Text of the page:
The internet has turned into a massive surveillance tool. We're constantly monitored on the internet by hundreds of companies—both familiar and unfamiliar. Everything we do there is recorded, collected, and collated—sometimes by corporations wanting to sell us stuff and sometimes by governments wanting to keep an eye on us.

Ephemeral conversation is over.

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Do You Want the Government Buying Your Data From Corporations?

A new bill moving through Congress would give the authorities unprecedented access to citizens' information.

  • Bruce Schneier
  • The Atlantic
  • April 30, 2013

French translation

Our government collects a lot of information about us. Tax records, legal records, license records, records of government services received--it's all in databases that are increasingly linked and correlated. Still, there's a lot of personal information the government can't collect. Either they're prohibited by law from asking without probable cause and a judicial order, or they simply have no cost-effective way to collect it.

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The Internet Is a Surveillance State

  • Bruce Schneier
  • CNN
  • March 16, 2013

Polish translation

I'm going to start with three data points.

One: Some of the Chinese military hackers who were implicated in a broad set of attacks against the U.S. government and corporations were identified because they accessed Facebook from the same network infrastructure they used to carry out their attacks.

Two: Hector Monsegur, one of the leaders of the LulzSac hacker movement, was identified and arrested last year by the FBI.

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Take Stop-and-Scan with a Grain of Salt

Security Has Become a For-Profit Business

  • Bruce Schneier
  • New York Daily News
  • March 3, 2013

This is an edited version of a longer essay.

It's a new day for the New York Police Department, with technology increasingly informing the way cops do their jobs. With innovation come new possibilities, but also new concerns.

For one, the NYPD is testing a security apparatus that uses terahertz radiation to detect guns under clothing from a distance. As Police Commissioner Ray Kelly explained back in January, "If something is obstructing the flow of that radiation, for example a weapon, the device will highlight that object."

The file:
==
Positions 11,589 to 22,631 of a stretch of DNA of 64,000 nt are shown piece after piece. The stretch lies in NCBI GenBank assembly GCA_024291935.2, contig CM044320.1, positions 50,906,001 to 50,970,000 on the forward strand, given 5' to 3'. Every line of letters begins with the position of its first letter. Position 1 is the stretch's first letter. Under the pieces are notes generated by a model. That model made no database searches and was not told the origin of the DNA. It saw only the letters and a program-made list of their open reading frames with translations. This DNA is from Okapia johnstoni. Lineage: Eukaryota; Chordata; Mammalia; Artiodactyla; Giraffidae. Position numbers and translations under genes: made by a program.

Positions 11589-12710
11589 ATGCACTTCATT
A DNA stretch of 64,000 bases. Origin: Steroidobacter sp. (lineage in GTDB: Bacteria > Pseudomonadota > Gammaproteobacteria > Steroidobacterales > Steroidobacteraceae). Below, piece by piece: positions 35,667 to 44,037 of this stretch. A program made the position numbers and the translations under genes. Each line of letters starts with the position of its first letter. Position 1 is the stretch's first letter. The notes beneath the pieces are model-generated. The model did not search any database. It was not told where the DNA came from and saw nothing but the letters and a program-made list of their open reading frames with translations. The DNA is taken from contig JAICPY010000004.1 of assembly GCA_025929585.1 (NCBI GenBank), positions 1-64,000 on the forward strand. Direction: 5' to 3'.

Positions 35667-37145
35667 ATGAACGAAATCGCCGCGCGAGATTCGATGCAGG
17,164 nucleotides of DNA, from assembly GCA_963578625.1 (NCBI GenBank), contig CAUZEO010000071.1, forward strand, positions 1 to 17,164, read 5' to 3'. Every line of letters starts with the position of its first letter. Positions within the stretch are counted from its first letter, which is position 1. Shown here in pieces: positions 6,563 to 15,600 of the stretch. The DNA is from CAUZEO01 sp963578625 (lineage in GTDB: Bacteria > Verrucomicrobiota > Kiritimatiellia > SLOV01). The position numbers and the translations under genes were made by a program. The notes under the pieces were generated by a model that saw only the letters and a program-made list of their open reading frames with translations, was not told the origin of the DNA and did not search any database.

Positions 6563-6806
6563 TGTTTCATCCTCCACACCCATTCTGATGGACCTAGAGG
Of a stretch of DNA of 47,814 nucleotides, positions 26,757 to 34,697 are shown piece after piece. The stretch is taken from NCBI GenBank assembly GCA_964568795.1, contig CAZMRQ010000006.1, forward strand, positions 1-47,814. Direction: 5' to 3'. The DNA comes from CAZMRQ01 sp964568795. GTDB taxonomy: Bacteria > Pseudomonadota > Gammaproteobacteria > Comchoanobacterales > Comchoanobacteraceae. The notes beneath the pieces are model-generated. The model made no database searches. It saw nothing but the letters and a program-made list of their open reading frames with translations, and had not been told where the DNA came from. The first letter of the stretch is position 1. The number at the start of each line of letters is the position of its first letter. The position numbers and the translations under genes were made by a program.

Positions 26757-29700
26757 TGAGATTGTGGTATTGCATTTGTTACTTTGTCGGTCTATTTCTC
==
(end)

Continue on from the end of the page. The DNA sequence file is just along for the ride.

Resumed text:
Ignore, for a moment, the glaring constitutional concerns, which make the stop-and-frisk debate pale in comparison: virtual strip-searching, evasion of probable cause, potential profiling.

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IT for Oppression

  • Bruce Schneier
  • IEEE Security & Privacy
  • March/April 2013

Whether it's Syria using Facebook to help identify and arrest dissidents or China using its "Great Firewall" to limit access to international news throughout the country, repressive regimes all over the world are using the Internet to more efficiently implement surveillance, censorship, propaganda, and control. They're getting really good at it, and the IT industry is helping. We're helping by creating business applications -- categories of applications, really -- that are being repurposed by oppressive governments for their own use:

  • What is called censorship when practiced by a government is content filtering when practiced by an organization. Many companies want to keep their employees from viewing porn or updating their Facebook pages while at work.

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The Difficulty of Surveillance Crowdsourcing